Google Turns On Person Finder Tool for Nepal Earthquake

Google steps in to help loved ones find each other after 7.4 magnitude earthquake in Nepal.

As the death toll in Nepal soars above 1,900 people, rescue workers and fortunate civilians continue to try to find bodies under rubble. The 7.9 magnitude quake shook Nepal, bringing down historic structures and causing avalanches on Mount Everest.

Google is doing its part to help by launching its Person Finder tool, to helping worried people find their loved ones from crowd sourced information — if it exists.

The Person Finder tool is simple to use, allowing people who are less experienced with computers to be able to use it. It’s also accessible via a text message should someone not have access to a computer. On the computer, the service offers two large buttons, where the user indicates whether they are looking for someone or whether you have information about a person.

Google will do its best to find information on someone even if you only know part of a person’s name. If there is a match in its database, Google will take you to a miniature profile that Google has pieced together. If there is no match, you can create a new profile yourself.

The profile encourages users to post any information they might have on the person, including names, alternate names, sex, age, home address, or even helpful descriptions. Should the user have any pictures of the missing person, those can be uploaded too, and there is a field for linking to the missing person’s social network profiles. Google will even offer to send you notifications for any updates on the missing person.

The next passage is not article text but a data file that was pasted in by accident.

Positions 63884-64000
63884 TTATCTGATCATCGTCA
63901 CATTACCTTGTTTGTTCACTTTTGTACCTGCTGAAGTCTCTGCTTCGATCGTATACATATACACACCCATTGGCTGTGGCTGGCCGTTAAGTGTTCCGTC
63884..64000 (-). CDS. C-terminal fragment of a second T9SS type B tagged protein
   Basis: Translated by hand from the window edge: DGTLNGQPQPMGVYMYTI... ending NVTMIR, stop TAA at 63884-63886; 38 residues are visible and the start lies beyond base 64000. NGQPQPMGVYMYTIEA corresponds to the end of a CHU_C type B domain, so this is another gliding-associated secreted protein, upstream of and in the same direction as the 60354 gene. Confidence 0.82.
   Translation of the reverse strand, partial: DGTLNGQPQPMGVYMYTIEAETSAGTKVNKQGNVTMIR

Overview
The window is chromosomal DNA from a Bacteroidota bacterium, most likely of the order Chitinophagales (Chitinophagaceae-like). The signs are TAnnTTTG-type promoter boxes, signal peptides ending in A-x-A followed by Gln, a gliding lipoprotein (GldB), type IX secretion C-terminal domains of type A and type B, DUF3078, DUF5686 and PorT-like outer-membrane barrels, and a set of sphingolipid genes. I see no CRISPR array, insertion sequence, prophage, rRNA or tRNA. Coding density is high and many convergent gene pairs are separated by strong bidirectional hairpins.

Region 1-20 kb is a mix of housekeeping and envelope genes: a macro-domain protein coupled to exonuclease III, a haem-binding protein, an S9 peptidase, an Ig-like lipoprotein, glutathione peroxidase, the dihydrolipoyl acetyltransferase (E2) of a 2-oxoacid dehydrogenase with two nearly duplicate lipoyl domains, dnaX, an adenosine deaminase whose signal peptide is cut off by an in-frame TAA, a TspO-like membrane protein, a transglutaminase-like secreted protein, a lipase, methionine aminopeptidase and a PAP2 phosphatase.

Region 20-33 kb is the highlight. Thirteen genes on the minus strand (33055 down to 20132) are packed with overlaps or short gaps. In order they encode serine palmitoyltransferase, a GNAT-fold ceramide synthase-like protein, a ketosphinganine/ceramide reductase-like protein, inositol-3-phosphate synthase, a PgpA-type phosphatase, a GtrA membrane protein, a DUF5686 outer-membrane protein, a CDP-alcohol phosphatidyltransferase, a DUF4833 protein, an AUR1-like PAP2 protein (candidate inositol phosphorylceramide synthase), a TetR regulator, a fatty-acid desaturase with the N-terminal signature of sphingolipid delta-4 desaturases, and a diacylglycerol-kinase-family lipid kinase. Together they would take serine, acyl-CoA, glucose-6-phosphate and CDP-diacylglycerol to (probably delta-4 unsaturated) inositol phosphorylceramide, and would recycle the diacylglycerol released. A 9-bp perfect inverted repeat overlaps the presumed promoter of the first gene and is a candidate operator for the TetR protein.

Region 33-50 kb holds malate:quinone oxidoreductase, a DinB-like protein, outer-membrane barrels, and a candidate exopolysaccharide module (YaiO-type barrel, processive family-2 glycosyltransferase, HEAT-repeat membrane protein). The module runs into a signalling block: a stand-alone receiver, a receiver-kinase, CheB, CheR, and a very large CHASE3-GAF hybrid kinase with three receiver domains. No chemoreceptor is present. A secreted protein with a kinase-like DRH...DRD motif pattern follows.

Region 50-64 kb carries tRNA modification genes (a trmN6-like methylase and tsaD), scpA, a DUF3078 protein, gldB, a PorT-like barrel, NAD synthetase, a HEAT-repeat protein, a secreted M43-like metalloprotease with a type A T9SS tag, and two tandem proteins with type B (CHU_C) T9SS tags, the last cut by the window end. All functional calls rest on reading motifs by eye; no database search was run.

The other button leads the user to a form where they can provide information on a missing person. Users just need to type in the person’s name and indicate the person’s status, leave a message for the person (or anyone looking for them), as well as the person’s last known location. You are asked to leave contact information in case anybody wants to communicate about the missing person.

Google isn’t alone in trying to help out during this natural disaster though; Facebook has also stepped up with its “Safety Check” feature, which provides similar functionality by simply pressing an “I’m safe” button from the Facebook app.

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Daniel Heppner
Daniel Heppner
My big interests are photography, IT, and electronics. I like to get out the soldering iron and build things for my house that light up. I've traveled around the world taking pictures and consider the viewfinder an extension of my eyeball. I build computers for myself and friends for fun, and have experience with software programming. I have experience programming underwater robots for robotics competitions, as well as wiring up the circuitry for them.